International Journal of Business Competition and Growth
Forthcoming articles have been peer-reviewed and accepted for publication but are pending final changes, are not yet published and may not appear here in their final order of publication until they are assigned to issues. Therefore, the content conforms to our standards but the presentation (e.g. typesetting and proof-reading) is not necessarily up to the Inderscience standard. Additionally, titles, authors, abstracts and keywords may change before publication. Articles will not be published until the final proofs are validated by their authors.
Forthcoming articles must be purchased for the purposes of research, teaching and private study only. These articles can be cited using the expression "in press". For example: Smith, J. (in press). Article Title. Journal Title.
Articles marked with this shopping trolley icon are available for purchase - click on the icon to send an email request to purchase.
Online First articles are published online here, before they appear in a journal issue. Online First articles are fully citeable, complete with a DOI. They can be cited, read, and downloaded. Online First articles are published as Open Access (OA) articles to make the latest research available as early as possible.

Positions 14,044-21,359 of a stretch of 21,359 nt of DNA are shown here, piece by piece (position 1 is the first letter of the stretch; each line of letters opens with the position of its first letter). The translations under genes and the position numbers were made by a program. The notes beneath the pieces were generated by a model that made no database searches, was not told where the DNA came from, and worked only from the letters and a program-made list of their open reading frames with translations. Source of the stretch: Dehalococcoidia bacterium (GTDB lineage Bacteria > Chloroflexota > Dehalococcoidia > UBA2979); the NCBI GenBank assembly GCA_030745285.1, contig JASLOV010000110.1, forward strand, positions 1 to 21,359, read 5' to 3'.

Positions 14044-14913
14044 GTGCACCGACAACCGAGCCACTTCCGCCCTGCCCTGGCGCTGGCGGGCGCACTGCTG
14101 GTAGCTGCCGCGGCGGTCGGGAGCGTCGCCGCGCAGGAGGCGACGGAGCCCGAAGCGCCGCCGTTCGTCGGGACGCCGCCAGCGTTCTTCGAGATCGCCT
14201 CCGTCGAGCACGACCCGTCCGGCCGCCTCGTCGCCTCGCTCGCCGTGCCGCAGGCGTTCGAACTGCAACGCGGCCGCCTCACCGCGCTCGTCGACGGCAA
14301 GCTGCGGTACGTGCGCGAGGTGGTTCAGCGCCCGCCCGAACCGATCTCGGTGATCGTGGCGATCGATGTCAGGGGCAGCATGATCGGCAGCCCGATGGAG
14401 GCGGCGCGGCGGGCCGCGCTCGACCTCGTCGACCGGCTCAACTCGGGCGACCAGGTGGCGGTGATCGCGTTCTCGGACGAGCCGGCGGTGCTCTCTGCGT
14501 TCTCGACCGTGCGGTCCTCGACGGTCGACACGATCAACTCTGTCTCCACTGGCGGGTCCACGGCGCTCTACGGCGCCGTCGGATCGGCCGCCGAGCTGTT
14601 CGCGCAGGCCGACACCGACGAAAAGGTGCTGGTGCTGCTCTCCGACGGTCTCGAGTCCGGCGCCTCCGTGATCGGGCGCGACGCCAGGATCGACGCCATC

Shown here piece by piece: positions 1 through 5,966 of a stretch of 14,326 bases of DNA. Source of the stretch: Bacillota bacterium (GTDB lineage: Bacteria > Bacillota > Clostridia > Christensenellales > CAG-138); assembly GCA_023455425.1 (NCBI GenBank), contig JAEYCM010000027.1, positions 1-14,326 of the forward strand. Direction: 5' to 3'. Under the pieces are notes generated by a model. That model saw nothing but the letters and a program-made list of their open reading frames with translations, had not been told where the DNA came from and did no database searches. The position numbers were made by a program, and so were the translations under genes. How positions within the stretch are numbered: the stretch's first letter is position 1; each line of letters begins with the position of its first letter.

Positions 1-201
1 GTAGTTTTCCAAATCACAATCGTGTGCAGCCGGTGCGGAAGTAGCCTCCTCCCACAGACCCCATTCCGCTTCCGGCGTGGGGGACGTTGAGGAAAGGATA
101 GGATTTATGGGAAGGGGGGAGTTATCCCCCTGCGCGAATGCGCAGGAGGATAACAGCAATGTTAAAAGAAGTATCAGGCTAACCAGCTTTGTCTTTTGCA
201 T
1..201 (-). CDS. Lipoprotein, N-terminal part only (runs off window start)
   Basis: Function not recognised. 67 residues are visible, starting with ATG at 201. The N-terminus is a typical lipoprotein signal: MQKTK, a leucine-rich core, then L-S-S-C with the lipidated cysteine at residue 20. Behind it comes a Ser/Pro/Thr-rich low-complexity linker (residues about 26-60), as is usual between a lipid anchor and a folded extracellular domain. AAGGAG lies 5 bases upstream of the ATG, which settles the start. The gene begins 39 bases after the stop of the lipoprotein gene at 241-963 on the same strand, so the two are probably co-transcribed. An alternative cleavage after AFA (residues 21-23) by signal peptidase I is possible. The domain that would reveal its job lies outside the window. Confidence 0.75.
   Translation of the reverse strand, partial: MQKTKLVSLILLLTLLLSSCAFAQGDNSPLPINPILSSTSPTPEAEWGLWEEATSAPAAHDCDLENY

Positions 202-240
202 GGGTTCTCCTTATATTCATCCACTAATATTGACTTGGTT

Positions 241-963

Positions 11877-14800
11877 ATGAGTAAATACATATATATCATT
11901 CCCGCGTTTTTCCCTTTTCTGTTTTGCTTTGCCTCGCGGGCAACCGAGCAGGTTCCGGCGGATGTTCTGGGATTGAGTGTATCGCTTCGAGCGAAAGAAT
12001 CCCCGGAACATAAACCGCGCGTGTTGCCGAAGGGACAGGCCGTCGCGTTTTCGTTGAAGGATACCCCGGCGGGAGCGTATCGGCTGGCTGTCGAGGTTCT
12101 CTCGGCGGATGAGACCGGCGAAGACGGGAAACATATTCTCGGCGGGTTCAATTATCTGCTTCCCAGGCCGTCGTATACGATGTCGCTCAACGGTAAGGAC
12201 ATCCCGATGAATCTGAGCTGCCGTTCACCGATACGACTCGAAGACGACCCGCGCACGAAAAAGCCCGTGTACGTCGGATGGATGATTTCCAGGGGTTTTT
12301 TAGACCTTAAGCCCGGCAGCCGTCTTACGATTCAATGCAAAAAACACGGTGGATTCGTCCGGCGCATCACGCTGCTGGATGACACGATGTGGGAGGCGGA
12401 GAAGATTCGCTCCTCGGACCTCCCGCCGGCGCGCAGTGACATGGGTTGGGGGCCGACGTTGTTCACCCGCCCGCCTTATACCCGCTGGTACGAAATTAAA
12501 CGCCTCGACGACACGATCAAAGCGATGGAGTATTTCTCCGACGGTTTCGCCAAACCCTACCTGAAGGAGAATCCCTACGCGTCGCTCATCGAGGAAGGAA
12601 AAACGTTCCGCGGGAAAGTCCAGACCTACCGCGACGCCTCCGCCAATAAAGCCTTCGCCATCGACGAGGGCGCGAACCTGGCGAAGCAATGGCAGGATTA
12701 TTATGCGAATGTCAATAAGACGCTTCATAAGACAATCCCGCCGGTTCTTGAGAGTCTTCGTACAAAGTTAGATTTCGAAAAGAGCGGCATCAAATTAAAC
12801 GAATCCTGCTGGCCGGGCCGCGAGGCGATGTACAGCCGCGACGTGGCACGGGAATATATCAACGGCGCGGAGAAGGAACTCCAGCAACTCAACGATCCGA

Articles marked with this Open Access icon are Online First articles. They are freely available and openly accessible to all without any restriction except the ones stated in their respective CC licenses.
International Journal of Business Competition and Growth (1 paper in press)
Structural changes regarding competition in the Indian corporate sector: An analysis of manufacturing and construction industries by Benito G. Lyndon Abstract: The present study attempts to give a multifaceted picture of competition in the Indian industries for the last two decades of the liberal policy regime. The paper puts together three structural indices and gives an integrated interpretation. The findings show that around 83% of the industries exhibit high or moderate-high levels of inequality. Around 75% of the industries show a decline in concentration; 75% show an increase in market share inequality; 70% show a decline in market share mobility. The findings indicate a distinct tendency of the market structure to improve in absolute terms and worsen in relative terms. The market structure is highly imperfect, and there is a gradual decline in competitive dynamism in the period. The implication for emerging firms in this context is to have alternative value maximisation strategies to improve their competitive positions. Keywords: structural change; competition; competitive dynamics; market structure; market concentration; market share inequality; market share mobility; concentration; mobility; Herfindahl-Hirschman index. DOI: 10.1504/IJBCG.2022.10046525